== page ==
How can we offer dignity to those on low incomes?
Yarra’s streets can be better for people on low incomes if they have access to lower cost transport options, including walking, cycling and public transport, supported by irregular use of car sharing.
People on low incomes include:
- working-age people and other life-long renters,
- people who live with profound financial hardship as a result of domestic abuse, illness, family death or diminished career prospects,
- young people still living with their parents,
- couples just moving out of home, and
- seniors who are cutting costs.
People on low incomes need access to modes of transport that offer low up-front and low ongoing costs. Walking, cycling and public transport all offer this, supported by occasional use of car sharing. In contrast, driving a private car imposes high upfront and ongoing costs, because people must pay to purchase, insure, fuel, park and maintain their car.
Example from Strong Towns
Strong Towns describes how there is a cohort of ‘invisible bike riders‘ in each city – people on low incomes who use cycle to work, not to save a little money or for the purposes of exercise, but because they have no other option.
Support from academia
Many Australians, for reasons of disadvantage, disability or age, may not have access to a car. The typical cost of owning a car is A$300 per week. Increasing spending on walking and cycling infrastructure will therefore improve equity by helping low-income earners and others who need inexpensive mobility.Matthew Mclaughlin and Trevor Shilton writing in The Conversation
The study concludes that the regressive effect of a market-rate residential parking benefit district should not be an impediment to implementing such a scheme because low-income permit purchasers can be subsidized with permit revenue from higher-income drivers in the district, resources from higher-income parking districts, or both. Additionally, revenues can be used to support transportation modes that particularly benefit all low-income residents.Impact of Market-Rate Residential Parking Permit Fees on Low-Income Households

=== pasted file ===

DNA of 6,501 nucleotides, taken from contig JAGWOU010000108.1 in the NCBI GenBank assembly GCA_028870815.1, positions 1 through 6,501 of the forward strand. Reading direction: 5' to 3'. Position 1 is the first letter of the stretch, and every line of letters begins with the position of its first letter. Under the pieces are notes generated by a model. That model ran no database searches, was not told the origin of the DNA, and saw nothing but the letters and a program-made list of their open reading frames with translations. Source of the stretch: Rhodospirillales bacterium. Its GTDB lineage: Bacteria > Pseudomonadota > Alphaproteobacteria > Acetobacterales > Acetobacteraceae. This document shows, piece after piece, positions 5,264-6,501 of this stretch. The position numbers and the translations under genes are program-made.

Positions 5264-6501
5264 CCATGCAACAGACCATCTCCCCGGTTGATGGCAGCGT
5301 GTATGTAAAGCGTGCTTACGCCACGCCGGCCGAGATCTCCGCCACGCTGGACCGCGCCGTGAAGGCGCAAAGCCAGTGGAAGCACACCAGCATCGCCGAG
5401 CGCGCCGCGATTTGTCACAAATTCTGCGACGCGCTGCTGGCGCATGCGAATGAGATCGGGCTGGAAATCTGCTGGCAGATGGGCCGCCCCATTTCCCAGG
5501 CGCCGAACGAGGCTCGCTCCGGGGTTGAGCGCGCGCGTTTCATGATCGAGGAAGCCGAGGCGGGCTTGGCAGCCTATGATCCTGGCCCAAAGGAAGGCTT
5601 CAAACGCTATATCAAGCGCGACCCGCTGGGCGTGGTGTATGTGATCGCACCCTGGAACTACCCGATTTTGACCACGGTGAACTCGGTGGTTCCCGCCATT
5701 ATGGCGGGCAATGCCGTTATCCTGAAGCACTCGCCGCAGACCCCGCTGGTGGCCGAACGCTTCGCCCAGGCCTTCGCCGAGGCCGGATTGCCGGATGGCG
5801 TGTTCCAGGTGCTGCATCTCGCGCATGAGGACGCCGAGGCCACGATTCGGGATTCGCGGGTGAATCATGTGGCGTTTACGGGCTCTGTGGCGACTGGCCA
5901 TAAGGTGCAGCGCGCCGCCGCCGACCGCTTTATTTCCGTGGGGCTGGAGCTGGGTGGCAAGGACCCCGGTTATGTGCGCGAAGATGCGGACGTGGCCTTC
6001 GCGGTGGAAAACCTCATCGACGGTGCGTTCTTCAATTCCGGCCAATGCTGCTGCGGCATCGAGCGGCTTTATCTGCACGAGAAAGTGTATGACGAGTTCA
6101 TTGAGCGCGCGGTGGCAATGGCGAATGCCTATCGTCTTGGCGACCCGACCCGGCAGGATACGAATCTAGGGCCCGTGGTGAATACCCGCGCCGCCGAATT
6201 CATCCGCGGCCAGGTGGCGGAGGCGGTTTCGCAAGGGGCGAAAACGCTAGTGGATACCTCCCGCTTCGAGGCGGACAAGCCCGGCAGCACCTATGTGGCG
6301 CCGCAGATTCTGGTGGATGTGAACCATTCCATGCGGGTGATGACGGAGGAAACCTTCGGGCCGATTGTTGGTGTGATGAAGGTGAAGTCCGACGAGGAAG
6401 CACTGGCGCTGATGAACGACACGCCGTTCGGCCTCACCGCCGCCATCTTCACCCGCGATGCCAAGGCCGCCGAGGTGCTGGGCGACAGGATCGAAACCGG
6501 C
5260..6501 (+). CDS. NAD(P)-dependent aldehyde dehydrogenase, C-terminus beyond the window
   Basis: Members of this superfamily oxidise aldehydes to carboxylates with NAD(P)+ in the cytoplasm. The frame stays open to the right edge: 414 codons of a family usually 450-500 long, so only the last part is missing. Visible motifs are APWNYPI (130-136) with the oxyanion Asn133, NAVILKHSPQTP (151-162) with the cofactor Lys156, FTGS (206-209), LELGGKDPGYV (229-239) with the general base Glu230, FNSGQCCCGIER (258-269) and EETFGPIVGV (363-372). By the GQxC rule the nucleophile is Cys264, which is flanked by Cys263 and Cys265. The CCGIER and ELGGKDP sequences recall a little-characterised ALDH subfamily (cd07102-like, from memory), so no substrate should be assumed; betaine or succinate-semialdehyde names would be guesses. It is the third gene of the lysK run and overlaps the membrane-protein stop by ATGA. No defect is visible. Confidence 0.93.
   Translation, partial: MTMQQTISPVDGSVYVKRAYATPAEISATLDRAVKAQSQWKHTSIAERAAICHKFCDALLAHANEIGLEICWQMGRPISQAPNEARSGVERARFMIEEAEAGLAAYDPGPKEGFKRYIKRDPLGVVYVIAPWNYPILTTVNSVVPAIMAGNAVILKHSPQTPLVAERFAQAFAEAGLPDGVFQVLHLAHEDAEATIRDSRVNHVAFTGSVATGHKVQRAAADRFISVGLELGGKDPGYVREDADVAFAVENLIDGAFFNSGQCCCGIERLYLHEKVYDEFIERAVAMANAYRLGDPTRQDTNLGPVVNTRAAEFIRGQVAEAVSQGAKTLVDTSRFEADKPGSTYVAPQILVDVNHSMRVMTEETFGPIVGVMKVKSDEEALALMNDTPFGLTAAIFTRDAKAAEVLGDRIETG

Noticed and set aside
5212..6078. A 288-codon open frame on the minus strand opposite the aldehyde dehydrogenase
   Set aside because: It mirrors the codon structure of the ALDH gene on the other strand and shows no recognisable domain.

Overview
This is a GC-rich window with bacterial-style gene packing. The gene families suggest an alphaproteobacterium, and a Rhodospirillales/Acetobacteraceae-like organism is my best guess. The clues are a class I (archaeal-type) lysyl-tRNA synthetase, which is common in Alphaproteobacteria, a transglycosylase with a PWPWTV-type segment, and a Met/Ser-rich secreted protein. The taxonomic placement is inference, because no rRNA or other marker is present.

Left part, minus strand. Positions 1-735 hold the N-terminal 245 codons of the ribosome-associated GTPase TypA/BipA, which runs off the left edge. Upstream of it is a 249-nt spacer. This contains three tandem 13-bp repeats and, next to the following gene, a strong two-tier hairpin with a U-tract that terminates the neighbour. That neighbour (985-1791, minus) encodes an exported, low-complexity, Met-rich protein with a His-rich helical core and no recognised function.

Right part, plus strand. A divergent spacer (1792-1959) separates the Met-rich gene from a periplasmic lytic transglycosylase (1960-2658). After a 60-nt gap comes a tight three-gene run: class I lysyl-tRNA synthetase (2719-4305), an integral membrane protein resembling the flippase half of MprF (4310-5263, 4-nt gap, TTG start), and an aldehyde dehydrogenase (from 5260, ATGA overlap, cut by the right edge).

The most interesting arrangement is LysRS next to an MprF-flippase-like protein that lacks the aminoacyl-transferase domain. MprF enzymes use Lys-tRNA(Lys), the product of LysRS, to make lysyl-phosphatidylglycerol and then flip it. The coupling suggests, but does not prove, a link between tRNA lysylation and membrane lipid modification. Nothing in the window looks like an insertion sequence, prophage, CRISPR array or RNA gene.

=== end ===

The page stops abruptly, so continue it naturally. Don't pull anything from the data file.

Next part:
Support from the Sustainable Development Commission
The Sustainable Development Commission (SDC) was (until 2011) the UK Government’s independent adviser on sustainable development. They held Government to account to ensure the needs of society, the economy and the environment were properly balanced. Their “Fairness in a Car-dependent Society” report describes how people on low incomes are impacted if streets are dominated by cars, and how they would benefit by greater investment in walking, cycling and public transport. Most of this analysis also applies to people on low incomes in Yarra.
What Yarra can do
Yarra can improve access to low cost transport options by allocating street space and budget to active transport. To be effective, walking, cycling, public transport and car sharing need space. This includes space for wider footpaths, protected bicycle lanes, protected tram stops and allocated parking bays for car sharing.
If Yarra chooses not to allocate space and budget to active transport, and instead continues to allocate all almost of our highly valuable public land (the space between property boundaries) to driving and parking private cars, as well as continuing to charge less than market rates for on-street parking, then this effectively subsides driving. It also subsidises people on high incomes (who dominate the cohort of people who drive and park) at the expense of people on low incomes (who dominate the cohort of people who walk, cycle, use public transport or car sharing). In contrast, if Yarra allocated space to active transport and levied demand responsive parking charges, it would effectively be a transfer of mobility and wealth from people on high incomes to people on low incomes.
Overall, it’s better for people on low incomes if the City of Yarra and the Victorian State Government allocate more street space and budget to walking, cycling and public transport, supported by revenue from demand responsive parking charges and demand responsive driving charges.